well, the Pretty Goot Privacy do i am know also, if i see on Linuxdays at 2000 in Stuttgard,
ask me some peoples, hey, there is my Key, do you have also one ? get me.. this is important..
Well, i told him, well, look's interesting, maybe i take it, i would me better inform in the future ..
well, then i have puplic my key there
And then have i hear from an other "good Privacy" "The Not Unix"/GNU Good Privacy -> There
what the hack need i am again an other pretty good privacy ? for an better Privacy or better tell.. "i am alive" and need more safety ?

hollllyyyy.. an more and better privacy .. well, this is an argument !

the whole Wold it is spying .. and i mus confirm for i am alive and my data's be really interesting..

also if i say a simple " hi" and this in crypted mail .. ooookey..

this is my experiences with this "Pretty Good Privacy"

have a good live and make it harder and more interesting for others ! with an pretty good Privacy ! :dance:

best regards
Blacky

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viking60
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Re: Post Your Public Keys

Postby viking60 » 24 Sep 2015, 09:30

dedanna1029 wrote:I think I may just leave my mail as it is.

Now it is decrypting and encrypting messages - so that is all good.

I guess you can "sign" your messages to everyone - even if they have no clue about encryption.

Snorks take on this he has explained - and he always involves Seamonkey which is a browser from the Pre Cambrium era - good and old with a nice feel of Netscape.

This always seems to have some challenges that demands us to scratch our head with our toes though.
But :T

I managed this so that means it is not bad.

What I did was simply to go Tools and addons in Thunderbird and search for and install Enigmail.
Image

Then I restarted Thunderbird and I had an Enigmail option in my menu - from there I just played around with it and got it working.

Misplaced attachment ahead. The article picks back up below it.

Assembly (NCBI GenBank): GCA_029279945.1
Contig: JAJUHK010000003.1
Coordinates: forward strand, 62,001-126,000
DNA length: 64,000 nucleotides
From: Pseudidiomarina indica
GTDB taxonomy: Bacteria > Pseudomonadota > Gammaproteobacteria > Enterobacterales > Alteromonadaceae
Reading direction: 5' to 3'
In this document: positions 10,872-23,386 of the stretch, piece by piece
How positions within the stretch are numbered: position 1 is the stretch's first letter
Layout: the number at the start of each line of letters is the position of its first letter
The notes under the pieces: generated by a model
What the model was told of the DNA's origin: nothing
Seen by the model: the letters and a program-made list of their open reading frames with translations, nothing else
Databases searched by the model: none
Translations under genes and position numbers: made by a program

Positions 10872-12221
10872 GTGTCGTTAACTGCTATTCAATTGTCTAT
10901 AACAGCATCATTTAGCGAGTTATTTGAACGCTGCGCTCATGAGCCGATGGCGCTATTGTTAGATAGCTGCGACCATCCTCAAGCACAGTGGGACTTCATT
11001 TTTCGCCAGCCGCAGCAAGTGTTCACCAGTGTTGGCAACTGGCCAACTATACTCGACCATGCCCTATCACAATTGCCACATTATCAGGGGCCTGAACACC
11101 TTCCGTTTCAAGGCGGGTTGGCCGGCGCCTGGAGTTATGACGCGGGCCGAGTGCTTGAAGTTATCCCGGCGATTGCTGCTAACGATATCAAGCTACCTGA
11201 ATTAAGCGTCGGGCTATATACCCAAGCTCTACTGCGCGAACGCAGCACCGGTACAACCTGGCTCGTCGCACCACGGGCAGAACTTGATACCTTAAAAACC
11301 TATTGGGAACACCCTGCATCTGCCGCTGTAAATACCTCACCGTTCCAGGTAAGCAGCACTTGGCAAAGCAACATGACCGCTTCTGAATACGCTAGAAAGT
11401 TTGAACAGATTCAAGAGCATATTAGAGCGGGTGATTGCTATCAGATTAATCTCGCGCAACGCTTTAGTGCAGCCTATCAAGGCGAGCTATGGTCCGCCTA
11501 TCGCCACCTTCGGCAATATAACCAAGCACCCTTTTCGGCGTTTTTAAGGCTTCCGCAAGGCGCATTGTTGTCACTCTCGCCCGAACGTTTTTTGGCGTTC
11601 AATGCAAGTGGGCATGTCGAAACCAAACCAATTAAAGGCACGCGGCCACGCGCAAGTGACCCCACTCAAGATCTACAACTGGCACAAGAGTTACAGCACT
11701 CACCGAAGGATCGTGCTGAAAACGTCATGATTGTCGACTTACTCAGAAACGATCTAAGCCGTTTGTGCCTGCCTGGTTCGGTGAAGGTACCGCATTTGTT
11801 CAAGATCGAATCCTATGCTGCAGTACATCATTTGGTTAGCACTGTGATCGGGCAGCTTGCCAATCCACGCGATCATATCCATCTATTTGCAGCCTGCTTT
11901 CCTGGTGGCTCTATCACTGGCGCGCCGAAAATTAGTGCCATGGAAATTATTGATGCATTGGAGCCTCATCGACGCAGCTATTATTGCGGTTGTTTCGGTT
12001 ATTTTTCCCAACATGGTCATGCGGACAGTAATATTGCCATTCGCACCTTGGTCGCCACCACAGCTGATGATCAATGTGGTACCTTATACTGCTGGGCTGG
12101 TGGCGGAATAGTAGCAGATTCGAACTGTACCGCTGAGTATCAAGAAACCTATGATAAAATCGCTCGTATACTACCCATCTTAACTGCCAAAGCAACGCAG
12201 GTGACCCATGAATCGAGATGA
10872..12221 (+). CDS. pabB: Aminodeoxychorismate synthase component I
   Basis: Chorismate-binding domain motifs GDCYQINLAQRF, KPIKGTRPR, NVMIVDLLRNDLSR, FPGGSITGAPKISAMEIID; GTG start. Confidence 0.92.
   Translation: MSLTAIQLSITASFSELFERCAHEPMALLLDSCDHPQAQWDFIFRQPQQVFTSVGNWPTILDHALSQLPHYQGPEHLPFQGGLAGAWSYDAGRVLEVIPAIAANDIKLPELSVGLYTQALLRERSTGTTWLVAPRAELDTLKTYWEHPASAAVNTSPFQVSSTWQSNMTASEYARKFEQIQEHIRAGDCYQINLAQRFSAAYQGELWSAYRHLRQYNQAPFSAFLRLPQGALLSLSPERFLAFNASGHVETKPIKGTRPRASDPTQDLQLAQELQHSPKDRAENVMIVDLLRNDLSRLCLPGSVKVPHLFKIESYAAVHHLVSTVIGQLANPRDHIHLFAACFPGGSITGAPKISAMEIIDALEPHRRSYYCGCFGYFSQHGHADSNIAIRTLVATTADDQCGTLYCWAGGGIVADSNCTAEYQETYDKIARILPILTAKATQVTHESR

I had this place to ask my stupid questions: Like "does this affect my thousands of receiving and sending mails" and it does not - if I do not want it to.

Everything is pretty much automated in Thunderbird under Linux so it is easy to use.

You can trust me on this; I have more than 5 minutes of experience now :smug

And you have it working under Windows all supervised by Snork - Together we are dynamite - I tell you +1
Snorkasaurus wrote:
PS2: You probably do not need to encrypt your .asc public key file when attaching it to an email, it is obviously not a secret... however, some people prefer to do so because it then hides the fact that you have passed your key to a particular individual.

s.


It was all done for me by the Thunderbird Enigmail addon - I just took the defaults there.
When I sent it to my gmail account I just doubleclicked the .asc attachment and the key was incorporated after I had declared that I knew this really was the right person.
Manjaro 64bit on the main box -Intel(R) Core(TM) i7 CPU 920 @ 2.67GHz and nVidia Corporation GT200b [GeForce GTX 275] (rev a1. + Centos on the server - Arch on the laptop.
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viking60
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Re: Post Your Public Keys

Postby viking60 » 24 Sep 2015, 11:02

I checked out the Outlook situation here
:A
http://www.microsoftliveassist.com/cant ... fice-2013/

And there Jeremy popped up in a Microsoft live assist chat - so I took the opportunity to ask him - he is checking the Outlook encryption possibilities now.

Not that I have any clue on how he is going to get back to us with it though :think:

As Snork pointed out Gpg4win might do it for 32 bit but what about 64 bit Windows?
System Requirements
Gpg4win requires at least Windows XP. Both 32 and 64bit systems are supported.

The Outlook plugin GpgOL is compatible with Microsoft Outlook 2003, 2007, 2010 and 2013 (only 32bit!). GpgOL supports MS Exchange Server in Outlook 2010 and 2013 only.

This gives Thunderbird the edge over Microsoft Outlook "mail encryption wise" I don't think that can be in Microsoft's best interest.

They might have some "only invented here" solution that requires the whole world to have Outlook but that will probably drive more people away in stead of recruiting them.
.......
Found the solution for Outlook! (Sorry Jeremy I beat you to it :-D )
:A
https://www.giepa.de/products/gpg4o/?lang=en

Yes you have to pay for it - (but you are using Outlook so you are used to it :-D ) but this works with 64 bit and is maintained while Gpg4win is abandoned.
It will work with Enigmail and all other Gpg systems so I can now receive and send encrypted mails to Outlook too.

This must be great for corporate customers who want to communicate securely with the employees at home - they don't have to buy Outlook for them since they can use the free and open Thunderbird with Enigmail at home.